(About) Black Chainmail for A Black-Hearted Warrior
Our Black Chainmail is a stunning knee-length hauberk in the style that was perfected in post-Roman Europe by Frankish knights and Northern European raiders, and went more or less unchanged throughout the medieval period.
A Suit of Blackened Steel
The expert makers at Mytholon have crafted this piece of chainmail to be a perfect compromise between historical accuracy, fantastic visuals, and affordability. It is made from mild steel, a period-accurate material that almost all of the chainmail that we see in the Middle Ages was made from: this is a hard carbon-steel that could be made on a small scale in iron bloomeries or fining hearths. Mild steel is one of the heavier materials used to make chainmail, but this weight is part of its appeal: it remains light enough to be worn all day, but it feels like you’re wearing proper medieval armor. But we have access to metalworking techniques that allow us to make superior suits of armor. Our Black Chainmail armor has been ‘gun-blued’, which means it has been chemically treated to give it a dark, brooding appearance – this also makes it significantly more resistant to corrosion and rust, but we cannot recommend enough that you maintain your chainmail regularly with oil or wax.
The construction of the Black Chainmail hauberk is carefully designed to create an aesthetic and comfortable suit of mail that won’t sap your budget (you need that extra sheath-knife, otherwise it won’t look right!). The majority of the rings are ‘butted’ – this means that the ends of the wire-rings are pressed together rather than individually riveted; whilst this means this type of chainmail is not really suitable for heavy full-contact use, it does drastically reduce the amount of labour involved, thereby making it much more affordable. However, the master armor-makers at Mytholon have decided to use riveted rings at critical points of the chainmail, such as the armpits, in order to increase durability and prevent stretching – this means that this hauberk is suitable for light contact in re-enactment and LARP contexts. It is made in a traditional European ‘4-in-1’ configuration, giving an excellent combination of protection and flexibility.
In all, the Black Chainmail will elevate your re-enactment or LARP portrayal onto another level. Especially as the medieval period progressed, chainmail was often worn in combination with other forms of armor, such as boiled leather, transitional forms of armor such as splint mail, and eventually in conjunction with plate armor – so mix-and-match with our other products, and create your dream impression of a medieval warrior.
(History) Black Chainmail Armor in History
Celtic smiths in the Roman Empire made chainmail called lorica hamata (‘armor made from hooks’) to outfit auxiliary troops, and they used a ‘4-in-1’ arrangement where each ring hooked into four of its neighbours. Whilst they originally used alternating rows of riveted round wire-rings and stamped flat rings to save on labour time, medieval smiths came to make tighter-knit suits of mail made wholly from riveted wire-rings. This became the standard arrangement amongst European chainmail-makers – whilst Middle-Eastern and Japanese smiths experimented with other more outlandish styles, such as hexagonal 6-in-1, pentagonal 5-in-1, or even hybrid forms that used a combination of mail and hooks as in the Japanese kusari katabira armor. As the medieval period progressed, European smiths even experimented with double- and triple-weaving their chainmail in bespoke suits made for wealthy patrons, to create 8-in-2 ‘cote of the Kinge’ and the almost-inflexible 12-in-2 ‘cloth of the Emperor’.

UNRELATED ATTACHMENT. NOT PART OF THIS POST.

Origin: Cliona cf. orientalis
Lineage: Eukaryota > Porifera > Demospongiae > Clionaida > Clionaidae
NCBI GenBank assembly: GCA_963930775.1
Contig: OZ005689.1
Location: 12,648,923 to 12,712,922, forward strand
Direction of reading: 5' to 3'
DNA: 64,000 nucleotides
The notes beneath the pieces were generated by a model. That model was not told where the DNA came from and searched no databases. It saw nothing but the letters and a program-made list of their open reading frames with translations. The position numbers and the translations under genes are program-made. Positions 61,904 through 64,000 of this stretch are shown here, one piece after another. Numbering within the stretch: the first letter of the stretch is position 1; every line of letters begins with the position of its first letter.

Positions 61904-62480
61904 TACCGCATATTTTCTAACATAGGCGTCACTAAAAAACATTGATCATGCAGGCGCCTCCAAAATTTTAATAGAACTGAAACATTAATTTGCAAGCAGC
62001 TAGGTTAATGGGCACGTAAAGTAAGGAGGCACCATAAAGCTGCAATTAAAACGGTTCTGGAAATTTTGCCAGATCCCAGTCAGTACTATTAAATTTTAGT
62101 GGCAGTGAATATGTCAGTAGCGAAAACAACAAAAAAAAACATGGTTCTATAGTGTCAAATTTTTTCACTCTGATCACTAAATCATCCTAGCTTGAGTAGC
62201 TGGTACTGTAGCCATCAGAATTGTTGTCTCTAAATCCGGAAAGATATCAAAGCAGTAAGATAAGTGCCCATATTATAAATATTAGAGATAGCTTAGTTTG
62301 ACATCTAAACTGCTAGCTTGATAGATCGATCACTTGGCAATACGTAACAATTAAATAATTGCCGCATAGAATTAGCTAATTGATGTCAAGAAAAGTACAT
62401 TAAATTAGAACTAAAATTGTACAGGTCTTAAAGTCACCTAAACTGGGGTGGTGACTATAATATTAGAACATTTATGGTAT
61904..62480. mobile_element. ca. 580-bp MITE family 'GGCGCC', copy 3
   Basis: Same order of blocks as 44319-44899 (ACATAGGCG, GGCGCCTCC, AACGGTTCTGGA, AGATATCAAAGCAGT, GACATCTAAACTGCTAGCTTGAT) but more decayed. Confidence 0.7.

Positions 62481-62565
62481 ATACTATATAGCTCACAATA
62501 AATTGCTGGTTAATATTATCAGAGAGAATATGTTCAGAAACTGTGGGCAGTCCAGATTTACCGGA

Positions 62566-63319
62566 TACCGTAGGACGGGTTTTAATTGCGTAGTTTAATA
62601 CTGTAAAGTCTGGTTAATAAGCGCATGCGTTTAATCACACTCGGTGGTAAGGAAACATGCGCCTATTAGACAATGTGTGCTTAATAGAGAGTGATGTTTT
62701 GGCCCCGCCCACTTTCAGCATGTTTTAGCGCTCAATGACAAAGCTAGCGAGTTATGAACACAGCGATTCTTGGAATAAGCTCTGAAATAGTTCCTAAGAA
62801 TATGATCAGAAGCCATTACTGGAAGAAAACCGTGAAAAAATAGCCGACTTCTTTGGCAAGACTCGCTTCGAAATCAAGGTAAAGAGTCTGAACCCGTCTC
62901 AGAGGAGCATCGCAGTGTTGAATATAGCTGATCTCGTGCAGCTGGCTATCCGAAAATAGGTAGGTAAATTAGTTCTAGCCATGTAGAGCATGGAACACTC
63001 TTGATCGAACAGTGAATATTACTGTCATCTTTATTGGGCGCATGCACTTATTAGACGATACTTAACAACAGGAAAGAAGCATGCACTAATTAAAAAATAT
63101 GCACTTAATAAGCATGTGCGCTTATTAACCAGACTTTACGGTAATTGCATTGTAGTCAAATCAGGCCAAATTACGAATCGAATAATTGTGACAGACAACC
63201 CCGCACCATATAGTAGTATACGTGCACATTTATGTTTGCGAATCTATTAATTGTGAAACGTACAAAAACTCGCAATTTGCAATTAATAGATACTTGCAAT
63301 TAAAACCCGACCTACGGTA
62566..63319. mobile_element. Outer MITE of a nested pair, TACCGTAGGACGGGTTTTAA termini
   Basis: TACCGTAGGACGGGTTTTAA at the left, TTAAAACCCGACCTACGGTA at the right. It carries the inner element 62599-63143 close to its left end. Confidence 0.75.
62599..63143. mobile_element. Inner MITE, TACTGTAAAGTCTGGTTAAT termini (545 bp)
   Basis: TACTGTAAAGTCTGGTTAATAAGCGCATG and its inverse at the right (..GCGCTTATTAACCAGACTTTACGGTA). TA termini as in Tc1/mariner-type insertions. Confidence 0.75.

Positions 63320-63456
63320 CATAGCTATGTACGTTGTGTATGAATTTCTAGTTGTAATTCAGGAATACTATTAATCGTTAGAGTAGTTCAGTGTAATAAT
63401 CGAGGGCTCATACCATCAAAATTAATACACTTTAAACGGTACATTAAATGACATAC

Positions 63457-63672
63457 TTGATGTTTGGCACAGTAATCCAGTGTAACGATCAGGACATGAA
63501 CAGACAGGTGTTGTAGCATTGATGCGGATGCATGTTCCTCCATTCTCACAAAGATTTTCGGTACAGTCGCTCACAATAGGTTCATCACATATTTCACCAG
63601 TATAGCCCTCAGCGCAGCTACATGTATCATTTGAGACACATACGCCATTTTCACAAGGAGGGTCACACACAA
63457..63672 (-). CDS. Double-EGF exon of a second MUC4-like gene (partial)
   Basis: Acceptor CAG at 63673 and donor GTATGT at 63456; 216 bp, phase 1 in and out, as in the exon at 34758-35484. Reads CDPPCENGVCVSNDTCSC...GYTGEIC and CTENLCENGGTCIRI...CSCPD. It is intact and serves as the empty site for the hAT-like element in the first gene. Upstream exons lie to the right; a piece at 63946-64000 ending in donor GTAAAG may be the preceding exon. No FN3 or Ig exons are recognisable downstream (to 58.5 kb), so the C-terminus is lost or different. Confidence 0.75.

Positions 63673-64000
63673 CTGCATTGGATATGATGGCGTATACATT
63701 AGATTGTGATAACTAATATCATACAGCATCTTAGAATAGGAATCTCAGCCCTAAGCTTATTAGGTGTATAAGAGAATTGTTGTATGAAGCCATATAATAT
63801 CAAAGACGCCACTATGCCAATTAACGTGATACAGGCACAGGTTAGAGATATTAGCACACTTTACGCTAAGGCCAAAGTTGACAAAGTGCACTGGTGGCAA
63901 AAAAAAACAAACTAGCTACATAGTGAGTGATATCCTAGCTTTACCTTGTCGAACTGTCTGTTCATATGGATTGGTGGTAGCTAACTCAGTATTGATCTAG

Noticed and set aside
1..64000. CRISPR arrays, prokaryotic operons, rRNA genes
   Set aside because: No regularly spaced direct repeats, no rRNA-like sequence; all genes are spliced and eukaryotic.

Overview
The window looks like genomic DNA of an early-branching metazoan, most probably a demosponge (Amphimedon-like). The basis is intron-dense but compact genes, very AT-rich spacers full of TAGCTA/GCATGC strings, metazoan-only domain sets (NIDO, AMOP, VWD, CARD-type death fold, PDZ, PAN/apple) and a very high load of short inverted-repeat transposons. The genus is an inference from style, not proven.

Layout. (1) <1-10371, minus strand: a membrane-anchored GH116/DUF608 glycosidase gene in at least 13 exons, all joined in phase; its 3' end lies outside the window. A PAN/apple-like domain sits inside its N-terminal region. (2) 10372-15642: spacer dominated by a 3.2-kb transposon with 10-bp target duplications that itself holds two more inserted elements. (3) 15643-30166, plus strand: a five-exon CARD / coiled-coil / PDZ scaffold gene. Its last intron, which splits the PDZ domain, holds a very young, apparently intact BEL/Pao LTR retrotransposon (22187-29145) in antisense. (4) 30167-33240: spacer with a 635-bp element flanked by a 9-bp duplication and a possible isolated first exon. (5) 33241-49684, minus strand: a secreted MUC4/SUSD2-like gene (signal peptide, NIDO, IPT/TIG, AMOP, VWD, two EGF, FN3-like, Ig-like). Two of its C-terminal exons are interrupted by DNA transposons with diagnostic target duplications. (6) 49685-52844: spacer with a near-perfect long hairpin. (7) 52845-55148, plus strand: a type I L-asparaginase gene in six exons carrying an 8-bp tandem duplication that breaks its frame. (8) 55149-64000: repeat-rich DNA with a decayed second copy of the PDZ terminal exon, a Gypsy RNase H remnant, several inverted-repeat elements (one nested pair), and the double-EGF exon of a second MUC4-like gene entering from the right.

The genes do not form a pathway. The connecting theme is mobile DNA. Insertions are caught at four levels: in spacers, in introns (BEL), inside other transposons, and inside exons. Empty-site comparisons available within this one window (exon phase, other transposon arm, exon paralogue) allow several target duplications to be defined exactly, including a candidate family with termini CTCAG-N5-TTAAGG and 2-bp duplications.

Whilst our Black Chainmail is an enormously visually striking piece of armor, is it historically accurate? In fact, we have a number of different sources (as well as a handful of rare surviving pieces of chainmail) which do show that chainmail in the medieval period was sometimes blackened. Japanese craftsmen had cultivated the urushi or lacquer-tree for millennia, and they used the hard, resilient lacquer made from its sap in the production of armor: almost all of the surviving iron or mild steel chainmail that we have from the Japanese Edo period has been laquered in black or red, to prevent corrosion and create a fearsome aspect. In medieval Europe, we have tantalising hints of similar processes being used: we know that pitch, elm sap and burnt-oil were all used in the period to blacken other metallic objects, and although we have no surviving chainmail that we can conclusively say had been treated in this manner, they do appear in the historical record. A medieval Archbishop of York’s probate inventory mentions a suit of blackened chainmail. Paulus Kal’s Fechtbuch (‘fighting manual’) of 1470 CE has a lush illustration of a knight in blackened armor and chainmail fighting on horseback. Our Black Chainmail is a dark shadow from the past…
Complete the kit! Check out this selection of tabards to go above your chainmail:
- Material: Mild Steel
- Finish: Gun-Blued
- Ring type: Round, butted; riveted in armpits
- Rivet type: Domed
- Configuration: 4-in-1
- Weight: 25 lbs
- Size Guide: One-size
Chest: 35.4 – 49.2 Inches
Length: 33.5 Inches